Bayer execs covered all the major pocketbook issues you’d expect in its Q4 call with analysts today. But clearly the invasion of Ukraine — and the widening global crisis that has developed as bombs fall on a civilian population — has captured their attention. And it became a central focus in their presentation today.

“Before we go into the business performance,” Bayer CEO Werner Baumann said, “let me start with what is certainly top of mind for all of us. With the Russian invasion of Ukraine, the geopolitical order is shaken and we are deeply shocked and concerned with what is happening to the Ukrainian people. This war is no less than a threat to our freedom and democracy and we at Bayer condemn in the most vigorous way, this Russian attack.”

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Sen. Dick Durbin (D-IL) (J. Scott Applewhite, File/AP Images)

US sen­a­tor blasts J&J's Texas two-step bank­rupt­cy as the phar­ma gi­ant twists in the pub­lic spot­light

J&J has choreographed a legal dance that has taken the pharma giant straight into the waiting arms of a US senator. And the lawmaker has got some moves of his own.

Majority Whip Dick Durbin (D-IL) took to the Senate floor to excoriate J&J’s use of the Texas two-step move to escape a mountain of litigation surrounding claims that the pharma giant’s talc-based baby powder was laced with asbestos, triggering ovarian cancer or mesothelioma. It spun out those assets into a separate company last fall, then promptly filed for bankruptcy of the new company, looking to shield the giant corporation from a mob of angry litigants bristling with more than 38,000 lawsuits threatening billions in potential judgments.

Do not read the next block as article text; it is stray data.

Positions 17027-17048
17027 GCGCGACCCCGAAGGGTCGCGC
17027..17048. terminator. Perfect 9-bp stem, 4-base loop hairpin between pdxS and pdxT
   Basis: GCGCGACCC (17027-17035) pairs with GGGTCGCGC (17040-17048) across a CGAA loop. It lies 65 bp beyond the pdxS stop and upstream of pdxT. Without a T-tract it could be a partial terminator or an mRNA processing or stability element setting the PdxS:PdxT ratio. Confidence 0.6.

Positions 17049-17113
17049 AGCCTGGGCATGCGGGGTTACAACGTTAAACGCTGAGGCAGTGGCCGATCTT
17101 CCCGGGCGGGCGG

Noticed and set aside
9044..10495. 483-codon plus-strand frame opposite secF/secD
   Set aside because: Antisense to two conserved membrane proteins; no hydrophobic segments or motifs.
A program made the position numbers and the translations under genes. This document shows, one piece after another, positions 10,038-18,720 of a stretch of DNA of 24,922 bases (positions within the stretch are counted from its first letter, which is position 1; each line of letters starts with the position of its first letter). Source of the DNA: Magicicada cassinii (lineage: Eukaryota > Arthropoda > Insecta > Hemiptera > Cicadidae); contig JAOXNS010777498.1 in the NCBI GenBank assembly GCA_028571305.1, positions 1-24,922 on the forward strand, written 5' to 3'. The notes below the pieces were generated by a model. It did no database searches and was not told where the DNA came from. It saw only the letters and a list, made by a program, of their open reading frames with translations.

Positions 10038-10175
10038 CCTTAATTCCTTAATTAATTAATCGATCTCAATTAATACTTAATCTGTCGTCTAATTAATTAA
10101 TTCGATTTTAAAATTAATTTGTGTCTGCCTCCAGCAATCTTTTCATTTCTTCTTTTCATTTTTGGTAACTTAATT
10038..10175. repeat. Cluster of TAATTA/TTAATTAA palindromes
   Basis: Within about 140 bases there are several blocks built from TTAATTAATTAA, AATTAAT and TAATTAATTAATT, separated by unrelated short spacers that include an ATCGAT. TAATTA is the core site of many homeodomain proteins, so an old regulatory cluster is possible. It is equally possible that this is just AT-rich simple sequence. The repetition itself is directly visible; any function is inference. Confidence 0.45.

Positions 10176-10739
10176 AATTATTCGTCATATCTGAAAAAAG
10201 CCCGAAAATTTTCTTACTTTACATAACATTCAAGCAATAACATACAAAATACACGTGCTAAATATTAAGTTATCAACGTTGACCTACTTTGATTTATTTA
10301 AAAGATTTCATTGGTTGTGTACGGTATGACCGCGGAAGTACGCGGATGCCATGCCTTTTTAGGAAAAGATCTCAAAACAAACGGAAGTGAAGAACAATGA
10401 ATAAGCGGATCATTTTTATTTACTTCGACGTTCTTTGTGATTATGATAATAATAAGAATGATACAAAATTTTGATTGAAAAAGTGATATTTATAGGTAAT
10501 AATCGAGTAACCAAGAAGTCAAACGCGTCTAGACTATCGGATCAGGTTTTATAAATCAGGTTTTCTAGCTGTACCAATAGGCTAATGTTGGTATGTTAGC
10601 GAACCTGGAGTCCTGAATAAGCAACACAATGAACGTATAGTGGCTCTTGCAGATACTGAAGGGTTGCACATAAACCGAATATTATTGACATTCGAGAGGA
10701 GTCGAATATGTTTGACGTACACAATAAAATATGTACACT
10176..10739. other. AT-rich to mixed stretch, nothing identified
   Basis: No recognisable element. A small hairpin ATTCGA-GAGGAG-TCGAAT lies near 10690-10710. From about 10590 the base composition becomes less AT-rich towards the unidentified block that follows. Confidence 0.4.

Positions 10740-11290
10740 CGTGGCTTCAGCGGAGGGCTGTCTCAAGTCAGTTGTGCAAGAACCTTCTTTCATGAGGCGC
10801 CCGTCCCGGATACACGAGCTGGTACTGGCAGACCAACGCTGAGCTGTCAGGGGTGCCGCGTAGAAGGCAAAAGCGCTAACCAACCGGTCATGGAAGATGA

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David Meek, Mirati CEO (Marlene Awaad/Bloomberg via Getty Images)

Mi­rati gets a stan­dard re­view for its 'break­through' KRAS drug. And that is caus­ing some hand wring­ing

After the market close on Monday, Mirati issued a statement that the FDA had accepted its application for their KRAS drug adagrasib and is giving it a standard 10-month review, setting a PDUFA date way out toward the end of the year.

That’s not exactly what Mirati investors were looking for. Playing catch-up in lung cancer with Amgen — which got an accelerated approval for sotorasib (Lumakras) following a ferocious 3-year clinical campaign and is now pursuing a confirmatory study of the drug — Mirati was clearly hoping to get the short, snap review and look to get out in the market in the middle of the year. And a STAT piece initially indicated that the early Lumakras approval had triggered the lengthier review at Mirati — something that was then clarified with a remark that the company was not told why they got the standard look-see.

Stéphane Bancel (Photo by Steven Ferdman/Getty Images)

Mod­er­na’s once high-fly­ing stock buck­les un­der the weight of a biotech rout. Is it cheap yet?

Last fall, with the world grappling — not all that well — with a global pandemic, anything might have seemed possible for the newly minted billionaires running Moderna. Their stock was trading north of $450 a share and the company was flying high as its mRNA vaccine offered a radically new and disruptive tech for pandemics to come.

In the previous summer, Moderna had already leapfrogged the likes of GlaxoSmithKline in market cap — breaking the $100 billion mark — to enter the exclusive territory of Big Pharma players in the top 15. And some analysts were comparing it to Tesla, the electric automaker that seemed blissfully separated from financial reality.

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Stéphane Bancel speaking at Endpoints @ #JPM20 (Photo: Jeff Rumans for Endpoints News)

The FDA ap­proves Mod­er­na's rev­o­lu­tion­ary new Covid-19 vac­cine. What took so long?

Moderna just picked up its first-ever full BLA approval for its celebrated Covid-19 vaccine, and did it at what most everyone in the business would say was a blindingly fast 5 months from their application filing. But one of the big questions some people had after the news hit was why, after Pfizer and their partner BioNTech were able to move in a little more than half that time, did the FDA choose to wait here?